Treating you as a whole person—instead of simply as a patient with chronic pain—includes understanding how life stressors and anxiety, depression, and other mental health conditions may also be contributing to your pain and negatively affecting your overall health and well-being.

Social Work and the Role of a Social Worker

Social work focuses on the relationships between people and their home, school, and work environments and how these relationships affect a person’s ability to accomplish important and enjoyable activities and goals.

A social worker is trained to help people improve their abilities and problem-solving skills to manage their specific life situation and medical condition.

A licensed clinical social worker (LCSW) can practice psychotherapy in a variety of settings, including clinics and hospitals. An LCSW can provide individual therapy, family therapy, and group therapy.

An LSCW is a very important member of our interdisciplinary UT Health Austin Comprehensive Pain Management team:

  • Our LCSW first completes a bio-psychosocial-spiritual assessment of you as a whole person.
  • Our LCSW then assists you and your caregivers by (a) sharing this information and perspectives on how other life factors are affecting your chronic pain and (b) helping you to build coping strategies, psychological skills, and ways to improve your daily function and quality of life.
  • Our LCSW undertakes this evaluation and treatment plan, including psychotherapy, through a series of face-to-face sessions and home-based activities.

Types of Therapy and Counseling Provided by LCSW

Cognitive Behavioral Therapy for Chronic Pain (CBT-CP) is a time-limited form of psychotherapy that can positively assist patients with the mental and behavioral aspects of their chronic pain condition.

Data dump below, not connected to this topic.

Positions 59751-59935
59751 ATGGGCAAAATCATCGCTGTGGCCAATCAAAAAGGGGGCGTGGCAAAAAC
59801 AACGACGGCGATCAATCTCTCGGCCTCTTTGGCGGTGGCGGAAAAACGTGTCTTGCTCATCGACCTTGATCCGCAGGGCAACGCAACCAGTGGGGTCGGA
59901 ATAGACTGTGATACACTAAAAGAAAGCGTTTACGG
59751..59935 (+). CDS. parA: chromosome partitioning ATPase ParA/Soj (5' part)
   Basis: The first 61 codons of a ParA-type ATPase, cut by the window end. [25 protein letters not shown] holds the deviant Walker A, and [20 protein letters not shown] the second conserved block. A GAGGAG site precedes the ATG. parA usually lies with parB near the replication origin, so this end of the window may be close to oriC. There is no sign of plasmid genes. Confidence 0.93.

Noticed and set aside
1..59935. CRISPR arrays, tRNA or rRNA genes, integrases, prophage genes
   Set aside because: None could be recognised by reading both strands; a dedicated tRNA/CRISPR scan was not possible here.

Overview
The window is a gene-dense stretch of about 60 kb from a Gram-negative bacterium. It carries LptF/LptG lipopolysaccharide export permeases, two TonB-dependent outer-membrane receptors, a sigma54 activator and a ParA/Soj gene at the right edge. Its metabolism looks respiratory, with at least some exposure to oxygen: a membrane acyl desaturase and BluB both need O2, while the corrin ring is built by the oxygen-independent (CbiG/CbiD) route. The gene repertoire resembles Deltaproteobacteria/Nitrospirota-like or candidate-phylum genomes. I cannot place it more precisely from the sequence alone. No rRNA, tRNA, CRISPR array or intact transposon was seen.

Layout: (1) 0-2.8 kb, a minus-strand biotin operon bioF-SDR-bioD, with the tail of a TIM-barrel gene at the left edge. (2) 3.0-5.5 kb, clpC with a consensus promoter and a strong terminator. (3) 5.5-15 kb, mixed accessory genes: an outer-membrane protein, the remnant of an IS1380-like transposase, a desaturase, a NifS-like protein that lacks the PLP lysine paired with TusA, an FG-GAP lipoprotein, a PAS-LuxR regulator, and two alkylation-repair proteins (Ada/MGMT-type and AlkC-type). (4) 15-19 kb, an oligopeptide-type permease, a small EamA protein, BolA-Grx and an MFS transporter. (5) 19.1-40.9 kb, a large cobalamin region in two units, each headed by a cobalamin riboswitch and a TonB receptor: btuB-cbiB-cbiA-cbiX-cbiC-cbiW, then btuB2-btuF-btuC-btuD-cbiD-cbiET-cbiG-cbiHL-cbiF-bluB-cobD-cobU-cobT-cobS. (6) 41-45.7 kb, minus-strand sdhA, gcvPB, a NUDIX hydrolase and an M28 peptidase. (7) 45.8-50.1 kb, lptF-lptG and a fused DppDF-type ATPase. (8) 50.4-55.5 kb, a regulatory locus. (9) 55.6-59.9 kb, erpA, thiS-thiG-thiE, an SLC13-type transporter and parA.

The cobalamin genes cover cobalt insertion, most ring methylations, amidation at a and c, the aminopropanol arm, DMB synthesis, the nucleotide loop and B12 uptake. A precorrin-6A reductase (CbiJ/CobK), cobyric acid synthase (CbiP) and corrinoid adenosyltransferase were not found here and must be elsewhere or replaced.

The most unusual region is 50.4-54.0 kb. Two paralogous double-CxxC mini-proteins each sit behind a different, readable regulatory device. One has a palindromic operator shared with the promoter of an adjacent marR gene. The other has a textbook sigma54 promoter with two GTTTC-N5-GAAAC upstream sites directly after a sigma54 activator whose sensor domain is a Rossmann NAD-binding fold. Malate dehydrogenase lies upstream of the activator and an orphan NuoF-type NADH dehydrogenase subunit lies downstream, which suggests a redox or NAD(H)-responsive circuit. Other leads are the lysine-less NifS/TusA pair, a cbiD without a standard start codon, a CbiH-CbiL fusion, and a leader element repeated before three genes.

• CBT-CP identifies and improves the relationships between an individual’s pain-related thoughts, feelings, and behaviors.
  • CBT-CP focuses on solving current problems and teaching patients the skills needed to change their problematic pain-related thinking and behavior.
  • CBT-CP can help recover daily function, achieve goals, and increase quality of life for patients with any number of chronic pain conditions.

Treatment with CBT-CP can be successfully included in the management of chronic pain, by itself or combined with other forms of pain treatment.

Acceptance Commitment Therapy (ACT) is a mindfulness-based psychological intervention that uses acceptance and mindfulness strategies, along with commitment and behavior change strategies, to increase psychological flexibility and resilience.

ACT can help patients to better cope with their chronic pain and to overcome the disability caused by their chronic pain.

Motivational interviewing is a goal-oriented, patient-centered counseling style for bringing out behavior change by helping patients to explore and to resolve uncertainty in their lives.

Psychotherapy helps to identify and to call attention to a patient’s own strengths and past accomplishments and to link these qualities to activities of current daily living.